Their performance was a riveting mix of flute and voice along with a film of themselves made earlier. It had just enough of a sense of narrative and dance to keep it ambiguous, and yet it remained abstract and balanced with the live performance.
For my set I was going to improvise in five different tunings but after the fourth piece I felt it was time to end, that the concert was complete and no more needed to be said. One has to have antennae to feel the room, to know when enough is just enough and not too much. The small audience that night at the Kibla centre was very enthusiastic and warm toward Asja and me.
My first piece was about listening, a way to focus one’s ears on overtones and subtleties of microtones. Not in any tuning system per se but an étude in waveterrain synthesis of slowly sliding gong-like tones, their partials colliding and crossing. Cameron and I had had an amicable conversation the day before about waveterrain synthesis, a technique which we both like, and I wanted to test for myself a tweak he had recommended for smoothing digital artefacts.
I then introduced myself and explained the tuning of the next piece based on the Bohlen–Pierce scale. Often I use equal-temperament in my work but for this concert I not only switched to just intonation but an extended version of it. A full explanation would warrant a separate article but, basically, I have assembled another scale that retains 13 notes within the perfect twelfth by employing more complex ratios that approximate the traditional ones, e.g., 35/27 in place of 9/7. The scale retains its symmetry and each new note is 14.2¢ above or below an old one, suggesting to me that I call it, for now, the Bohlen–Pierce Inflected scale.* With it, and performing on a bank of infinite rotary dials, I improvised a poly-tempic, rhythmic texture of four voices using granular synthesis. Judging by my own feeling and the response of the audience I think this piece was very succesful.
I’m fascinated by non-octave scales. They are rare but the concept is so simple: a sequence of intervals which does not coincide with the octave; the notes skip over it. A simple explanation would be if, starting from 0, you count by ones or twos and arrive at 10, but it wouldn’t be so if you had counted by threes or fours.
My third piece was in a non-octave scale called Carlos gamma: it is derived from the perfect fifth divided into 20 equal steps, giving a single interval size of 35.1 cents, or a frequency ratio of 1.0205. I used this ratio for melody as well as rhythm in an improvisation for four voices sounding like contrabass pizzicati. Melodically the steps are small, like a 1/6th tone, but clearly audible. Rhythmically, however, the differences are more subtle and when using ratios to differentiate note lengths they tend to sound like changes in tempo rather than rhythms. I wasn’t as satisfied with this piece as with the others. My concept was vaguely like four ‘boats’ drifting in vertical and horizontal space, and over the course of the piece I was slowly drawing in each anchor chain until they collided unto a single note and pulse. Perhaps the ratio 1.02 is too small . . . or not small enough. I will re-visit this idea later.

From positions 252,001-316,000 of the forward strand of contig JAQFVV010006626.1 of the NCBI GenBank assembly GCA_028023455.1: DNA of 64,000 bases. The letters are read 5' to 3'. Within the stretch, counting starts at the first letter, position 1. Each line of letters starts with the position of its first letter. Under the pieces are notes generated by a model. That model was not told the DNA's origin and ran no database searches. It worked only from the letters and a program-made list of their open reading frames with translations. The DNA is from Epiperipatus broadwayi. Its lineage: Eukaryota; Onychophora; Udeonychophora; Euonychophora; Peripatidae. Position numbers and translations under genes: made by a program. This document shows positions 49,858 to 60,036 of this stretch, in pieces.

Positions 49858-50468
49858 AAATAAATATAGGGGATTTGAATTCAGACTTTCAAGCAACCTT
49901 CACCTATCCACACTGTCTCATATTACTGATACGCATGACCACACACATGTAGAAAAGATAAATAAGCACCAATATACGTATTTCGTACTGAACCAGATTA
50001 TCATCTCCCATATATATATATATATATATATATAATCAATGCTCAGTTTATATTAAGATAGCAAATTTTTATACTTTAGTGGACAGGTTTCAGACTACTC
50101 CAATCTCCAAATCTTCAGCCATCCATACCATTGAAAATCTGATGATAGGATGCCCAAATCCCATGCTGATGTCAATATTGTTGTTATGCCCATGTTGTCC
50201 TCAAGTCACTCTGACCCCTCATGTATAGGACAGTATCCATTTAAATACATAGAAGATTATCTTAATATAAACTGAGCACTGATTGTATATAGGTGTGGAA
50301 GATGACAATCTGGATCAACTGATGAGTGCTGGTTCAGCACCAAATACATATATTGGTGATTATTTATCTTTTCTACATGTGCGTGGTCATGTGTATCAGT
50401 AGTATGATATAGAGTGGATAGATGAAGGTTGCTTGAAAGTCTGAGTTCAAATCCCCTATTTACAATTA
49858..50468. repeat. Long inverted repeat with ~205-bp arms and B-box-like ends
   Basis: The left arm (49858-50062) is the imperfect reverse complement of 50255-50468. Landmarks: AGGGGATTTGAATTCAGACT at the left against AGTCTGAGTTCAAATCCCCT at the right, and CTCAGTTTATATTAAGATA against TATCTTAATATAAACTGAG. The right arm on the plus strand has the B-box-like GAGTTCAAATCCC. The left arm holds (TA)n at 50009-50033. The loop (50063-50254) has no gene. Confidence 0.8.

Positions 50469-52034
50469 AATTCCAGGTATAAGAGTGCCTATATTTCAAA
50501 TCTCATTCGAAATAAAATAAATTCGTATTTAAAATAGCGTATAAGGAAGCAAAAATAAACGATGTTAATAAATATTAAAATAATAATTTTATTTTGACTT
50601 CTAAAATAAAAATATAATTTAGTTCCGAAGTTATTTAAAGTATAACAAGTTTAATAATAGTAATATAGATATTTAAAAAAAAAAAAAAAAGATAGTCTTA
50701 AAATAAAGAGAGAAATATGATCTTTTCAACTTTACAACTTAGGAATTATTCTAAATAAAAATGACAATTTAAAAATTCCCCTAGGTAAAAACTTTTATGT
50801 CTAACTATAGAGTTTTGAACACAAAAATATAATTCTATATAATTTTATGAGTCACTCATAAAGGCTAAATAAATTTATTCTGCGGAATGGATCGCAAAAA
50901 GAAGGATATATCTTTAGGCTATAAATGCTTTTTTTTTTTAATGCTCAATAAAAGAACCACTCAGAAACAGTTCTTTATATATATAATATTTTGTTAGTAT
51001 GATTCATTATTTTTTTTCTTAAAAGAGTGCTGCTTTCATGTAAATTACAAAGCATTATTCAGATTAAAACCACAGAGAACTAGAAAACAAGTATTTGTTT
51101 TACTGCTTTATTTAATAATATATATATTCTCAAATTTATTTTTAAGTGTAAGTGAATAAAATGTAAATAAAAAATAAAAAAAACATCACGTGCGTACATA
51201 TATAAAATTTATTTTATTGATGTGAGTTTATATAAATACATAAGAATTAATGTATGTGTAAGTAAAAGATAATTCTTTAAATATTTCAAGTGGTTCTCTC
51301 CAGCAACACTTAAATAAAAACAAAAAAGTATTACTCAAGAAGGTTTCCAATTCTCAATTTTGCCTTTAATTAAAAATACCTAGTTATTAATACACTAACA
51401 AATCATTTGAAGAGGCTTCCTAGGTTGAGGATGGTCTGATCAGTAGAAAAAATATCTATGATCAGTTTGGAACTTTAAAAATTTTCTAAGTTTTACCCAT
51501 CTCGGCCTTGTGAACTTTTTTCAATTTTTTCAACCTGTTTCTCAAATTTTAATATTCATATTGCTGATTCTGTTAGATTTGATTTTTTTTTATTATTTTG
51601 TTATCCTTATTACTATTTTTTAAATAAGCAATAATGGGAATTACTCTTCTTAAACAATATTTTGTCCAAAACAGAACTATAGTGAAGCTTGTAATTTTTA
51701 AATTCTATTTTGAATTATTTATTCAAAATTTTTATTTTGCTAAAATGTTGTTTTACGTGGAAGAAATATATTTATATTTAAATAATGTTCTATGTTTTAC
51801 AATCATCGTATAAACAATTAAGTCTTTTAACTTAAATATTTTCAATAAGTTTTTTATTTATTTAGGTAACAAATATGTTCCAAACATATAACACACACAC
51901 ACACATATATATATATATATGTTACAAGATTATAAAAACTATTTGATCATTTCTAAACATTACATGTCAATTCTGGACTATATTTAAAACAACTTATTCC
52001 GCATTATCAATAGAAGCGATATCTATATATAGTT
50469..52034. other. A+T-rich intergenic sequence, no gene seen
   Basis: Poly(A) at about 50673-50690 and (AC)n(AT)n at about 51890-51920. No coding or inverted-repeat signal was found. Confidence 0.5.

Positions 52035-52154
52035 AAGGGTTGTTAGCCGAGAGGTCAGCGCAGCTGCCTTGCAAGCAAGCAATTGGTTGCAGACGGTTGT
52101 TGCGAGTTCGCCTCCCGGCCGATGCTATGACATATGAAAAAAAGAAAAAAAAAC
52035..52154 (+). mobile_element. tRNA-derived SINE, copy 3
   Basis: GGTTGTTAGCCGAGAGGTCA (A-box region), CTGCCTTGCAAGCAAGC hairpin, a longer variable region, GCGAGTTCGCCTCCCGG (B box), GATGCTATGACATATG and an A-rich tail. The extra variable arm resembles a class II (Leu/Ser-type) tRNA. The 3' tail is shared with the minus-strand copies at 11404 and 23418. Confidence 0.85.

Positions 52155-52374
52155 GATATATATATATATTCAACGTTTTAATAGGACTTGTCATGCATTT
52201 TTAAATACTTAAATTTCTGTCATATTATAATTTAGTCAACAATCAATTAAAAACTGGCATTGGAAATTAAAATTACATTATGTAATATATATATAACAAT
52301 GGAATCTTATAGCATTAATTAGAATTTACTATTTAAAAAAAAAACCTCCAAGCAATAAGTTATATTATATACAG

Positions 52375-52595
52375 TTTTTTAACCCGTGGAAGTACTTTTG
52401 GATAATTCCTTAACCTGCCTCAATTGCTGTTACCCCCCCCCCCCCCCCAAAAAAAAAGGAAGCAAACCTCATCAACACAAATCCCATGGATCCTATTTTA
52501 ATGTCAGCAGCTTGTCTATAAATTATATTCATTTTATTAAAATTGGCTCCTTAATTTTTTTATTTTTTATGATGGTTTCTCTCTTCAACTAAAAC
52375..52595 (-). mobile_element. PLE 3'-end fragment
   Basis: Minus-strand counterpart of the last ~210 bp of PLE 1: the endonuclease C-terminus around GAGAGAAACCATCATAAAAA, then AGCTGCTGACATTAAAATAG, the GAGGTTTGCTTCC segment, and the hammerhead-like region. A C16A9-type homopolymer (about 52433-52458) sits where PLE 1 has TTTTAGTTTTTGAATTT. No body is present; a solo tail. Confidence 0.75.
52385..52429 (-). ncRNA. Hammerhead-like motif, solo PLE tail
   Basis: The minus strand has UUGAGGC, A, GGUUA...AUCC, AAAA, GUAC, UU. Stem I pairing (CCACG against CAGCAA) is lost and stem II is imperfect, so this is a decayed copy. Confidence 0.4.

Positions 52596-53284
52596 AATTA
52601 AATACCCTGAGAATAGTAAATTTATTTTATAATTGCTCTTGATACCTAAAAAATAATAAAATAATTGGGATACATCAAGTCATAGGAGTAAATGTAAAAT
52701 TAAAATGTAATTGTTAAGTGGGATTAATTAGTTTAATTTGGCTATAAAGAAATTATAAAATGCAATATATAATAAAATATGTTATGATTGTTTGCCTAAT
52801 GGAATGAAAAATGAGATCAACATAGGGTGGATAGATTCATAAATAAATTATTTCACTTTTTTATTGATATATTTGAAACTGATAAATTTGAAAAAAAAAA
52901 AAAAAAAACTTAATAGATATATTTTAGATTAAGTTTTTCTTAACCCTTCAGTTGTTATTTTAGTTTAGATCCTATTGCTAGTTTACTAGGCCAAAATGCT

Finally I played a little homage to a Hungarian composer of the 20th century. At the time I began the computer code (Max/MSP) that became the engine for this piece I was taking courses at the Hochschule für Musik und Theater Hamburg, and one day I palpably felt the ghost of Ligeti, a former teacher there. Now, I don’t really believe in ghosts but his former presence had crossed my mind and the music became a breathing chorale of resonant whispering. As a sound source I used a field recording my girlfriend and I had made of the Budapest metro while vacationing in Hungary. The audio has its own phrasing of intense noise envelopes separated by a recording of a woman’s pleasant voice and the sudden slamming of doors (and the doors in Budapest slam violently!). This source sound is obfuscated, however, by the presence only of resonant frequencies between 300 Hz and 3 kHz, where most of the spectral energy resides, and particular frequencies are chosen from a microtonal scale. Ligeti wrote some quarter-tone music, but I am not a fan of the 24-tone scale so I chose 23 because it’s odd (as in unusual), it’s a prime number which gives it a sense of uniqueness, and it actually has mellow intervals. In a rhythmic interplay against the noise contours of the Budapest metro the music was a silvery sequence of a dozen stacked thirds (minor, flat-major and sharp-major). As an ending the metro itself trundles away and thereby makes a natural fade-out, and a fine way to end the concert.
Overall I am pleased and everyone at the Kibla Multimedia Center was obliging and friendly. Originally I had wanted, however, to include video using Jitter and OpenGL techniques I’ve picked up this spring and somehow combine them with live percussion, but I must often be reminded that my ambitions tend to be larger than I have time or experience for; I tend to bite off more than I can chew. Now that I have some tried & tested methods of improvising microtonal music with computer, I can add a layer of complexity and include percussion-controlled video in the next show.
Kibla: some very interesting shows are coming up.The next day Cameron gave a workshop on microtonal music, introducing some of its history and cultural references. It was a relaxing and informative session and his passion for musical expressiveness is infectious. My time in Maribor was wonderful (despite a nagging case of bronchitis) and my short walks around the town were charming. 2012 is Maribor’s turn as the European capital of culture and I urge anyone to visit, now or next year. Keep an eye on the